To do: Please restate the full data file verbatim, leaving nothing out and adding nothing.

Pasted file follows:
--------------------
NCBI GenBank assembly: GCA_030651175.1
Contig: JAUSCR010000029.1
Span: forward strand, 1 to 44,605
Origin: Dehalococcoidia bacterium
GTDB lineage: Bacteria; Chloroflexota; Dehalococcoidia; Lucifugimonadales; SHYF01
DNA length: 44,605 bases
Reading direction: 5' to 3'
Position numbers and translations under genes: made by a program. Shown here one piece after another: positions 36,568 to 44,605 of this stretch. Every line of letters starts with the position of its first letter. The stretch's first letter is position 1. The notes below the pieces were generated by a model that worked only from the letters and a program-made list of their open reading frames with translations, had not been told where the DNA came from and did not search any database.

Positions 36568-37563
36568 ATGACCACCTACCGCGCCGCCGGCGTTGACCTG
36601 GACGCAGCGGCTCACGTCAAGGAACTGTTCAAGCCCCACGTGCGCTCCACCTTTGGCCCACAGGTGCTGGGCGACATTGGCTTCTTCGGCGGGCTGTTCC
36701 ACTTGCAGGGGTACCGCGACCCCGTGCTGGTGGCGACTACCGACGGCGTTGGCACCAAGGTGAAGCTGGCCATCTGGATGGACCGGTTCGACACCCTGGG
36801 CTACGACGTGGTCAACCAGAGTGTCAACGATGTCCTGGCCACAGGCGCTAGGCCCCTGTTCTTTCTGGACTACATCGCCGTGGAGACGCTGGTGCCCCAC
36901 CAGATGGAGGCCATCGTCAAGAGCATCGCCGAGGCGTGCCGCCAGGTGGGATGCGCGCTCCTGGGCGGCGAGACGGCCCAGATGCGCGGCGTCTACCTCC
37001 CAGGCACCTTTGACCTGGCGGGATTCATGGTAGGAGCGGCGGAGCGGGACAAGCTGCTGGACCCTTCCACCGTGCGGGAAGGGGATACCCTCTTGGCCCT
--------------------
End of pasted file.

NCBI GenBank assembly: GCA_030651175.1
Contig: JAUSCR010000029.1
Span: forward strand, 1 to 44,605
Origin: Dehalococcoidia bacterium
GTDB lineage: Bacteria; Chloroflexota; Dehalococcoidia; Lucifugimonadales; SHYF01
DNA length: 44,605 bases
Reading direction: 5' to 3'
Position numbers and translations under genes: made by a program. Shown here one piece after another: positions 36,568 to 44,605 of this stretch. Every line of letters starts with the position of its first letter. The stretch's first letter is position 1. The notes below the pieces were generated by a model that worked only from the letters and a program-made list of their open reading frames with translations, had not been told where the DNA came from and did not search any database.

Positions 36568-37563
36568 ATGACCACCTACCGCGCCGCCGGCGTTGACCTG
36601 GACGCAGCGGCTCACGTCAAGGAACTGTTCAAGCCCCACGTGCGCTCCACCTTTGGCCCACAGGTGCTGGGCGACATTGGCTTCTTCGGCGGGCTGTTCC
36701 ACTTGCAGGGGTACCGCGACCCCGTGCTGGTGGCGACTACCGACGGCGTTGGCACCAAGGTGAAGCTGGCCATCTGGATGGACCGGTTCGACACCCTGGG
36801 CTACGACGTGGTCAACCAGAGTGTCAACGATGTCCTGGCCACAGGCGCTAGGCCCCTGTTCTTTCTGGACTACATCGCCGTGGAGACGCTGGTGCCCCAC
36901 CAGATGGAGGCCATCGTCAAGAGCATCGCCGAGGCGTGCCGCCAGGTGGGATGCGCGCTCCTGGGCGGCGAGACGGCCCAGATGCGCGGCGTCTACCTCC
37001 CAGGCACCTTTGACCTGGCGGGATTCATGGTAGGAGCGGCGGAGCGGGACAAGCTGCTGGACCCTTCCACCGTGCGGGAAGGGGATACCCTCTTGGCCCT